- With regard to family leave issues, the budget also again proposes a $5 million “State Paid Leave Fund” within DOL to provide competitive grants that would help states cover the start-up costs of launching paid-leave programs. The budget proposal also provides an increase of more than $41 million for the DOL WHD for increased enforcement of laws addressing wages, overtime and family and medical leave.
For more information on the retirement savings elements of the budget, contact Lynn Dudley, senior vice president, retirement and international benefits policy, or Jan Jacobson, senior counsel, retirement policy. For more information on the health care elements of the budget, contact Kathryn Wilber, senior counsel, health policy. For questions on either issue area, you may also contact Diann Howland, vice president, legislative affairs, or Jill Randolph, director, legislative and political affairs. All can be reached at (202) 289-6700.
Council Responds to IRS Proposals for Frozen Defined Benefit Plan Nondiscrimination Issue
On February 24, the Council filed written comments with the IRS, urging the agency to address the inadvertent effects of ERISA’s nondiscrimination rules on plans that attempt to grandfather participants from changes in a defined benefit plan. The Council’s letter also offered recommendations for a permanent solution to the problem.
As described in the December 13 Benefit Byte, IRS Notice 2014-5allows plans to be tested together (or “aggregated”) on a benefits basis for plan years beginning before January 1, 2016, if (1) the plans qualify for testing in 2013, based on meeting the “primarily defined benefit in character” rule or “broadly available” in the plan year beginning in 2013, or (2) the defined benefit (DB) plan passes nondiscrimination on its own in 2013. This allows plans that do not already have a problem to aggregate the defined benefit and defined contribution plans for testing purposes in their 2014 and 2015 plan years, even if they would not have met the test in those plan years. To qualify for the temporary relief, the “soft freeze” amendment had to be in place by December 13, 2013.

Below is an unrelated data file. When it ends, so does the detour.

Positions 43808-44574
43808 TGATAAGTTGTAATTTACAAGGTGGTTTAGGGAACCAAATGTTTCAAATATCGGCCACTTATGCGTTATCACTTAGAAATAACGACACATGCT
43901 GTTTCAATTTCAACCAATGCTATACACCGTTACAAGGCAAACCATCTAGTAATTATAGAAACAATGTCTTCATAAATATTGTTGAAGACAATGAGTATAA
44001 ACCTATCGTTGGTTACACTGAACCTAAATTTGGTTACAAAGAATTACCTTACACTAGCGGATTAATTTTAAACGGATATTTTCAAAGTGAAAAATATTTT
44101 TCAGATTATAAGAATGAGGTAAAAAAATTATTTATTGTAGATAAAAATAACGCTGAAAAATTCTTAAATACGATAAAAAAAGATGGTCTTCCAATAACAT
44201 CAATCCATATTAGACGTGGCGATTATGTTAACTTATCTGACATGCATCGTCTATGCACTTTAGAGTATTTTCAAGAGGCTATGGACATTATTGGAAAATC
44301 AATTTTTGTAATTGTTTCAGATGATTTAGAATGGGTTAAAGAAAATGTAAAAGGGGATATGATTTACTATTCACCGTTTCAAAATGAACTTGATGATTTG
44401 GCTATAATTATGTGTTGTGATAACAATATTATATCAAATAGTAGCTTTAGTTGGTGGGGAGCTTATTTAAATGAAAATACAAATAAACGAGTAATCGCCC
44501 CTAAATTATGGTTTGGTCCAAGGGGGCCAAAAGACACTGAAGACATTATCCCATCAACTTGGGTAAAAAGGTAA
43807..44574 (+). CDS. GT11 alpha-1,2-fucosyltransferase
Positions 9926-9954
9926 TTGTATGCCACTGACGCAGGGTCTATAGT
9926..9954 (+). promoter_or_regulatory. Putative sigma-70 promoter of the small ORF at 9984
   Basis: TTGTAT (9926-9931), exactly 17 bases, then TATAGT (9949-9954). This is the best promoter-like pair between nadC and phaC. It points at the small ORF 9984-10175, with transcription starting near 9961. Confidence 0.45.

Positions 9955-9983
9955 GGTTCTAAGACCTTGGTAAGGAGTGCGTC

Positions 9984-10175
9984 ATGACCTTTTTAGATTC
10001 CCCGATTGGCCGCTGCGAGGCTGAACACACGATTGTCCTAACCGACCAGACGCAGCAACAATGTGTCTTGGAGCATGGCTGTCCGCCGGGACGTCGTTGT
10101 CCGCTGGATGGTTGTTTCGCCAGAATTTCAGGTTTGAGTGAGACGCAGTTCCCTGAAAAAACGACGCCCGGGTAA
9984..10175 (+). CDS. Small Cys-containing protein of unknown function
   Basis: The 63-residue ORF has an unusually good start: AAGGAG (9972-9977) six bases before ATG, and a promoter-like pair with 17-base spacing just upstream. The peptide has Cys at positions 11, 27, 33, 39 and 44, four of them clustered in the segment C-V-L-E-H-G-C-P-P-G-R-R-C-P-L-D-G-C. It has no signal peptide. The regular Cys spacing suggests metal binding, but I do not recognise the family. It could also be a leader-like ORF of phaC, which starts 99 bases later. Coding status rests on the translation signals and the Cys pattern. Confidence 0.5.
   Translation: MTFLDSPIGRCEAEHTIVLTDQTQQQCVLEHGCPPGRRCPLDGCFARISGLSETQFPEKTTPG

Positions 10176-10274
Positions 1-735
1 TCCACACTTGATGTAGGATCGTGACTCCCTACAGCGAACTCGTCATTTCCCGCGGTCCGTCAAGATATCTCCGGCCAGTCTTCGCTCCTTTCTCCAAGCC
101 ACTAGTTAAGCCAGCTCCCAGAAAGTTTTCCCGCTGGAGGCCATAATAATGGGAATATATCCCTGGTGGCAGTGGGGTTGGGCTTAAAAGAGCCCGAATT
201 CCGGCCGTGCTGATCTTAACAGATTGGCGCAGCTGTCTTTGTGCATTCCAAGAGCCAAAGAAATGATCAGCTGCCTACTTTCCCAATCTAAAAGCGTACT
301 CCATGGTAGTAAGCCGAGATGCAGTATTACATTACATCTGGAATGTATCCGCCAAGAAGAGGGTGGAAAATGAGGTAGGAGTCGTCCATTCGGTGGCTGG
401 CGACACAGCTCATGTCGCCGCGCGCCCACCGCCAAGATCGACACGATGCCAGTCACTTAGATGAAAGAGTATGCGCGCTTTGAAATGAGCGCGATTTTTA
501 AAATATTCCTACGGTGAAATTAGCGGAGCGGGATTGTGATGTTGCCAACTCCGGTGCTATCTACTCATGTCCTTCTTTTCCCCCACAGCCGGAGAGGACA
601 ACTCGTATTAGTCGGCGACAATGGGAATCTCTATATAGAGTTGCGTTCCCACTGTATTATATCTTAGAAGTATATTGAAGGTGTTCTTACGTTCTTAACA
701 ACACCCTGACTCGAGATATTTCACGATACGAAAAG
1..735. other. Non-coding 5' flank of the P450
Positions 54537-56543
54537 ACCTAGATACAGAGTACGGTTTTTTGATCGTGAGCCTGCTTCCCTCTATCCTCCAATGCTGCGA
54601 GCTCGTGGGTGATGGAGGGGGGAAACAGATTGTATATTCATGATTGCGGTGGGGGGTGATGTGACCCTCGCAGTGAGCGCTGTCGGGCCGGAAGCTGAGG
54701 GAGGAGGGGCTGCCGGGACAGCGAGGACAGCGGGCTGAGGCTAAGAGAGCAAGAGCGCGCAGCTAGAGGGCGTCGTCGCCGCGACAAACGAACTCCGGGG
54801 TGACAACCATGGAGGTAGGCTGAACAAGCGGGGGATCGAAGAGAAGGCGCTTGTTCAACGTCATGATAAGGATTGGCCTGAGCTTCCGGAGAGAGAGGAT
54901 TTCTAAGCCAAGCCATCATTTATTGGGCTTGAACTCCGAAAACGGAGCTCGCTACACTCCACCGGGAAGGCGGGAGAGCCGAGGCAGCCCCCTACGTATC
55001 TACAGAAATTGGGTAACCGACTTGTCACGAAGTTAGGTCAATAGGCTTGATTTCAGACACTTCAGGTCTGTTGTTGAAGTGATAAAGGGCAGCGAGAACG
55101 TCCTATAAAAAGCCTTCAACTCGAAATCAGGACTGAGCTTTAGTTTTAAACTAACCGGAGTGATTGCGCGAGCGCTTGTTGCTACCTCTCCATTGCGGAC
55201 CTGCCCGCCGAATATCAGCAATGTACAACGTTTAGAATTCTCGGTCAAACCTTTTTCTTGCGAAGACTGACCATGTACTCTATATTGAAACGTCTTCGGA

As the Council describes in the letter, there are several nondiscrimination testing problems that arise when a plan grandfathers a group of employees from changes in a DB plan. These problems can effectively force a plan sponsor to eliminate all grandfathering and to completely freeze the DB plan. The Council worked with several consulting firms to conduct a survey of the scope of the long-term problems, finding that “roughly 650,000 participants are affected by this issue and could potentially have their benefits frozen if this issue is not resolved in a workable way. With full data, we suspect that the number of participants at risk by reason of this issue is well into the millions,” the letter said. The survey also studied the feasibility of the possible solutions proposed in Notice 2014-5, but found that all of these proposals either failed to address the problem in the long term or for the full population of affected plans.
Under the Council’s proposal – outlined in a May 2013 letter to the U.S. Treasury Department – very generally, if (1) the group (or groups) of grandfathered employees in the DB plan is permitted to be tested on a benefits basis with the DC plan as of the date the plan is closed (or a later date), and (2) neither the group (or groups) nor the benefits of the DB plan are enhanced (or reduced in a discriminatory manner) after the plan is closed, the two plans would continue to be permitted to be tested together on a benefits basis indefinitely. The prohibition on enhancement of the group (or groups) or the benefits would not apply to enhancements only applicable to NHCEs.
A reduction in coverage would be considered discriminatory for this purpose (but not for any other purpose) unless the ratio of highly compensated participants who cease to be covered compared to all highly compensated participants in the closed group or groups, is at least as great as the same ratio with respect to non-highly compensated participants. A reduction in benefits would be considered discriminatory for this purpose (but not for any other purpose) unless it applies uniformly to a set of participants that meets the test in the preceding sentence. The determination of whether a reduction in coverage or benefits is discriminatory would be made at the time of the reduction, not on an ongoing basis.
While this approach is more restrictive than either the approach used in Notice 2014-5 or in current regulations, it would solve the problem for far more companies, thus preventing hundreds of thousands of participants from having their benefits frozen.
The Council will continue to work with IRS officials to address this issue through formal guidance. For more information, contact Lynn Dudley, senior vice president, policy, or Jan Jacobson, senior counsel, retirement policy, at (202) 289-0700.